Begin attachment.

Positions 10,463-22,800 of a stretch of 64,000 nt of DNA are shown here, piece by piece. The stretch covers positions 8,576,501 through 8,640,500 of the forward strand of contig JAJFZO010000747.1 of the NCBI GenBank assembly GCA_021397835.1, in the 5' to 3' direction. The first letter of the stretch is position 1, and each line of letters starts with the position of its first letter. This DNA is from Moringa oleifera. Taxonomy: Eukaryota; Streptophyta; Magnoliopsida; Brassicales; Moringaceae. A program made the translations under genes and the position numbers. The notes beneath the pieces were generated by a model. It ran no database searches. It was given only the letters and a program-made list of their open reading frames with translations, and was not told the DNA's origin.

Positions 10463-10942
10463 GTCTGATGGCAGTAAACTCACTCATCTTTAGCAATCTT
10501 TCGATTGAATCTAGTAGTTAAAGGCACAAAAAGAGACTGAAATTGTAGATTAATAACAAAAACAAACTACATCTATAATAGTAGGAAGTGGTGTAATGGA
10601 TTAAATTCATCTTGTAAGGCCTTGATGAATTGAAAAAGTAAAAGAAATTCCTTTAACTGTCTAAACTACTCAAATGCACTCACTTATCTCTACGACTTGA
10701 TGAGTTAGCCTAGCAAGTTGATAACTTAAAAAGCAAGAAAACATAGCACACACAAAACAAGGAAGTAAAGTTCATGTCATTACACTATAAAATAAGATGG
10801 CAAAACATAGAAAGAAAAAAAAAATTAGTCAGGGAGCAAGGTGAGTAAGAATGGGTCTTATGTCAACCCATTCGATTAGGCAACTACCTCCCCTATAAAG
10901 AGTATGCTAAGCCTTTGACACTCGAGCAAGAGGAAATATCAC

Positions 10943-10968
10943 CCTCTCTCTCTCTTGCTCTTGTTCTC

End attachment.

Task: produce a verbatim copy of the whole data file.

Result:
Positions 10,463-22,800 of a stretch of 64,000 nt of DNA are shown here, piece by piece. The stretch covers positions 8,576,501 through 8,640,500 of the forward strand of contig JAJFZO010000747.1 of the NCBI GenBank assembly GCA_021397835.1, in the 5' to 3' direction. The first letter of the stretch is position 1, and each line of letters starts with the position of its first letter. This DNA is from Moringa oleifera. Taxonomy: Eukaryota; Streptophyta; Magnoliopsida; Brassicales; Moringaceae. A program made the translations under genes and the position numbers. The notes beneath the pieces were generated by a model. It ran no database searches. It was given only the letters and a program-made list of their open reading frames with translations, and was not told the DNA's origin.

Positions 10463-10942
10463 GTCTGATGGCAGTAAACTCACTCATCTTTAGCAATCTT
10501 TCGATTGAATCTAGTAGTTAAAGGCACAAAAAGAGACTGAAATTGTAGATTAATAACAAAAACAAACTACATCTATAATAGTAGGAAGTGGTGTAATGGA
10601 TTAAATTCATCTTGTAAGGCCTTGATGAATTGAAAAAGTAAAAGAAATTCCTTTAACTGTCTAAACTACTCAAATGCACTCACTTATCTCTACGACTTGA
10701 TGAGTTAGCCTAGCAAGTTGATAACTTAAAAAGCAAGAAAACATAGCACACACAAAACAAGGAAGTAAAGTTCATGTCATTACACTATAAAATAAGATGG
10801 CAAAACATAGAAAGAAAAAAAAAATTAGTCAGGGAGCAAGGTGAGTAAGAATGGGTCTTATGTCAACCCATTCGATTAGGCAACTACCTCCCCTATAAAG
10901 AGTATGCTAAGCCTTTGACACTCGAGCAAGAGGAAATATCAC

Positions 10943-10968
10943 CCTCTCTCTCTCTTGCTCTTGTTCTC